Clipping the BNP's wings

The BNP, immigration, and the position of extremist parties
Jacob Ignatius
28 October 2009

The appearance of the leader of the BNP, Nick Griffin, on BBC's Question Time would have been unthinkable a few years ago, yet that is what happened last Thursday. Despite the controversy surrounding his appearance on the show, there is no denying the fact that his party has achieved a certain amount of success lately. While some people, like Welsh Secretary Peter Hain, a veteran anti-Apartheid campaigner, were opposed to giving Mr Griffin such a prestigious platform, opinion polls showed that the majority of the public were in favour of him appearing on the show because, after all, the BNP had done well in the European elections in June, getting nearly a million votes. Indeed, the BNP is now able to get enough votes that it can no longer be ignored.

bnp protest

Copyright Demotix/teamsojourner

Hundreds of anti-fascist protestors, most of them white, vented their disgust and anger outside BBC TV Centre in west London before the show began. Griffin was exposed for the racist, homophobic, anti-Islamic, Nazi sympathising bigot he is as he came under intense scrutiny in front of a largely hostile audience. In other countries, the appearance of a politician or spokesperson from the political far right does not cause such outcry. In India, for instance, it is quite common for members of the extremist Hindu nationalist group Rashtriya Swayamsevak Sangh to appear in the mainstream media. However, in such countries, there is a greater acceptance of views deemed to be at the far right of domestic public opinion.

An opinion poll soon after Question Time showed 22% of people ‘might' vote for the BNP. This should not be interpreted as a surge in support for the party as similar polls over the last few years have consistently shown that around a fifth of people are attracted to vote for the BNP. As research shows (see "The British National Party: the roots of its appeal" published by the Joseph Rowntree Charitable Trust and provided online by OurKingdom), there is support for the BNP's message, rather than the party itself, from a significant portion of the white working class. Apart from the BNP's anti-immigration and anti-Islamic stand, which resonates with them, there is the anger about the perceived failure of mainstream political parties to engage with them. Over the last couple of decades a deeply unequal society, in which social mobility is the lowest since the 1920s, has emerged. At the bottom is a group of people dependent on benefits or surviving on low wages in which levels of family breakdown, educational underachievement, crime, alcohol abuse, teenage pregnancy and voluntary unemployment are rife.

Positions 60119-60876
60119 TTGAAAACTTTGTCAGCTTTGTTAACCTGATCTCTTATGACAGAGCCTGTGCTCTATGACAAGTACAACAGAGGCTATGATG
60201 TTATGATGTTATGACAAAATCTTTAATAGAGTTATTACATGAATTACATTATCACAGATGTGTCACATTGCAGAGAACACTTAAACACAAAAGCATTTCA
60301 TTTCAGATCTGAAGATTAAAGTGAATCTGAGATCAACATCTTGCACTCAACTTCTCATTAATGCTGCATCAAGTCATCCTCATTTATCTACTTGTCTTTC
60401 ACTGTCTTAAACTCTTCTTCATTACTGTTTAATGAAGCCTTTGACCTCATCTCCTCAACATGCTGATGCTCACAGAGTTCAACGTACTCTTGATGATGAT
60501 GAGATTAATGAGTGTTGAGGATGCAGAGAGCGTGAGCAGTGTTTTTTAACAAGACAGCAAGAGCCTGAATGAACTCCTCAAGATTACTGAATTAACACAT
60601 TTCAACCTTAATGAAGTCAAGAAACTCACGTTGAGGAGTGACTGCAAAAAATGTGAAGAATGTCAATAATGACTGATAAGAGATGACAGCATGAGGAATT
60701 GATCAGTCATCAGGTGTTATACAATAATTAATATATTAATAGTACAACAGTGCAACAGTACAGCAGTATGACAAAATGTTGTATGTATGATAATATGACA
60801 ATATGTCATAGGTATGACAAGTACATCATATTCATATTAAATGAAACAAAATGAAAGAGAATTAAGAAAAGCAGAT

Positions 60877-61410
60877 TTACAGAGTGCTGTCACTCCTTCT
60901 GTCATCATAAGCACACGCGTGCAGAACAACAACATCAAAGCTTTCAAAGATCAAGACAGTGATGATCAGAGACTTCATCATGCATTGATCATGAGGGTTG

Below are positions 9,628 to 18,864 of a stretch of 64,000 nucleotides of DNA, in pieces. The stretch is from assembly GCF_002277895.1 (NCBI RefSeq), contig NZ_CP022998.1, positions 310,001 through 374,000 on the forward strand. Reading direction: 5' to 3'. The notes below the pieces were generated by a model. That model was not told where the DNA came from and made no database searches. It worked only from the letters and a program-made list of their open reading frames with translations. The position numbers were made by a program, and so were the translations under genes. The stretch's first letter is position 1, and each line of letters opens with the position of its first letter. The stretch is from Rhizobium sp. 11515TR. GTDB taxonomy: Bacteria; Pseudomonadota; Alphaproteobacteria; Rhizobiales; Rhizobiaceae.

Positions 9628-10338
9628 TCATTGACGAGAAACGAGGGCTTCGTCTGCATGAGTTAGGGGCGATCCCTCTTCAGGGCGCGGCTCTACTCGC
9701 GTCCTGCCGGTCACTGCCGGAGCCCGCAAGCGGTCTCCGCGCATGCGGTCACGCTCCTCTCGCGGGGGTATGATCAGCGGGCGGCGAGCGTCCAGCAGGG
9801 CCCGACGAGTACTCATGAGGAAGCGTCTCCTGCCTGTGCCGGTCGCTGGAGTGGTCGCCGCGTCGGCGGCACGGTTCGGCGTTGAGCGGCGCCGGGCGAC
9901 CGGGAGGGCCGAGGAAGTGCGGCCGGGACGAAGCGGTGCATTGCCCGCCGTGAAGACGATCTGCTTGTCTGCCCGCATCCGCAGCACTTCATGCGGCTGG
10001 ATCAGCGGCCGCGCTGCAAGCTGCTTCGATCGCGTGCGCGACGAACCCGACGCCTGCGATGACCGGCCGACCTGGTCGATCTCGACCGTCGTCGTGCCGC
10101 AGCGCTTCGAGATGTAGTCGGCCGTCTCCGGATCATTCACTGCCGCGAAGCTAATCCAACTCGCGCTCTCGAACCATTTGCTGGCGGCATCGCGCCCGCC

Immigration is a subject that evokes strong feelings as it always has. Since Labour came to power in 1997, levels of immigration into Britain have reached record levels. Last year there was a net immigration of 118,000 to Britain, down from 237,000 in 2007, which is almost a tenfold increase on the figure when I came in 1979 as a young boy. Although generally immigrants have contributed positively to the economy one cannot ignore the drawbacks too. The wages of low skilled indigenous workers have hardly risen due to cheap immigrant labour, and public services such as schools and social housing have come under considerable strain. For a largely homogenous country like Britain, immigration also presents challenges regarding integration of people from many different ethnic backgrounds.

As well as race, immigration also raises issues about religion. The terrorist attacks of 9/11 and 7/7 sent shivers down the backs of many people in Britain, and have contributed to an increased "Islamophobia" in society. Muslim extremists such as Anjem Choudhary brazenly call for the Queen and all Brits to convert to Islam, and want to bring about "a pure Islamic State with Sharia Law in Britain". These extremists are a small but very noisy crowd who get a disproportional amount of media attention. It is not difficult to see why some white people might see Nick Griffin as a countervailing force against Islamic extremists in this country.

All the media attention regarding Nick Griffin's appearance on Question Time will only work in favour of the BNP. Extremists of all hues thrive on publicity, and whenever they get it they misuse it to propagate their fears and bigoted ideas. The more publicity they get, the greater the chances of psychological success. The BNP's success has not come about simply by its own making; it has come about due to the failures of mainstream parties, as well as pandering to the rhetoric of the far right. "British jobs for British workers" was a slogan used by the BNP before being adopted by Gordon Brown.

Dealing with the issues outlined here are necessary to tackling the rise of the BNP. Immigration is probably the most straightforward to deal with, by having a robust but fair policy, which is something the government initiated last year with the introduction of the Australian-style points system. Dealing with the other issues is more challenging and complex. It would be a mistake to dismiss the recent success of the BNP as a flash in the pan. Society is changing and policy makers need to take note. Of course there are some people who are genuinely racist and will always vote for the BNP. It would be naive to think racism is simply a thing of the past, as much as we would like to. However, by dealing effectively with the issues outlined here, and without adopting its rhetoric, I think the wings of the far right can once again be clipped.

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